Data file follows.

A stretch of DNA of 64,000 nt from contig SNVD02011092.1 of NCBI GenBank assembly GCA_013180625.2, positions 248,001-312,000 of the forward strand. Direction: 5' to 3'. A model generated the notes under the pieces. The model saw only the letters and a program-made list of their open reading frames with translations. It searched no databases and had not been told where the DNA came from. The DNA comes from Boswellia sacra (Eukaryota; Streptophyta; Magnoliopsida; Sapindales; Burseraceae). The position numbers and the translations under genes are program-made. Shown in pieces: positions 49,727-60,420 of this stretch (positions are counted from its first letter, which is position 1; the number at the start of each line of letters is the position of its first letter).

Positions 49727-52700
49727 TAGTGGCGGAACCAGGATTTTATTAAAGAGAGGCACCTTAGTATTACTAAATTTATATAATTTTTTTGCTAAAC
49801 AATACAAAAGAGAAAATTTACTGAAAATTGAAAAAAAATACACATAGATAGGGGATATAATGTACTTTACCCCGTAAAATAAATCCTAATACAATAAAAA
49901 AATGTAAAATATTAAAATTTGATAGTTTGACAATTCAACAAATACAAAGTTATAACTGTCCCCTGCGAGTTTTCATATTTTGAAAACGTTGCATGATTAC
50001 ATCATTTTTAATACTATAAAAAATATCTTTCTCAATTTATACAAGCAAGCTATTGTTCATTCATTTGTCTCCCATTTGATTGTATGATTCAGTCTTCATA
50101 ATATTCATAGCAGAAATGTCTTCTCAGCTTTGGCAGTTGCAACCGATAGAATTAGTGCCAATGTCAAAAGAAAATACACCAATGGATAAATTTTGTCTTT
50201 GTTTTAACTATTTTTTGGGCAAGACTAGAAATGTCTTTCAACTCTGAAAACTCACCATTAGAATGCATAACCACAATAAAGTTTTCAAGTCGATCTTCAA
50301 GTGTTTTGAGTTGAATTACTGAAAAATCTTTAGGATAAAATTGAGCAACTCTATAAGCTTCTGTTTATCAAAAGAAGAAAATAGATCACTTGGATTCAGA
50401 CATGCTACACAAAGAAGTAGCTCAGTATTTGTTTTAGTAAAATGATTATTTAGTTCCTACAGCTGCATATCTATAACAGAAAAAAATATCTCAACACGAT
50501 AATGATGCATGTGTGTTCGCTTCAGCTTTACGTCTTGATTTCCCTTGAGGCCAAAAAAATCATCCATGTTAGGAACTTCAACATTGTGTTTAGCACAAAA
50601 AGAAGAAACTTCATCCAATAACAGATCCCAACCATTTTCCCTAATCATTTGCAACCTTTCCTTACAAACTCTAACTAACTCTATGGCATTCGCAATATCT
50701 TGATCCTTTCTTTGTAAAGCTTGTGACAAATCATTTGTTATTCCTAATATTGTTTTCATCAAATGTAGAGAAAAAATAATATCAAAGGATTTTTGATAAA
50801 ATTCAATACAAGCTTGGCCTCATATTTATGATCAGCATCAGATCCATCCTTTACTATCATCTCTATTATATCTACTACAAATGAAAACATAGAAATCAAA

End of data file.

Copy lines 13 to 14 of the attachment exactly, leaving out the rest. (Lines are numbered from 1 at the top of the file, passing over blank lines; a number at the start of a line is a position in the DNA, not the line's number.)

50701 TGATCCTTTCTTTGTAAAGCTTGTGACAAATCATTTGTTATTCCTAATATTGTTTTCATCAAATGTAGAGAAAAAATAATATCAAAGGATTTTTGATAAA
50801 ATTCAATACAAGCTTGGCCTCATATTTATGATCAGCATCAGATCCATCCTTTACTATCATCTCTATTATATCTACTACAAATGAAAACATAGAAATCAAA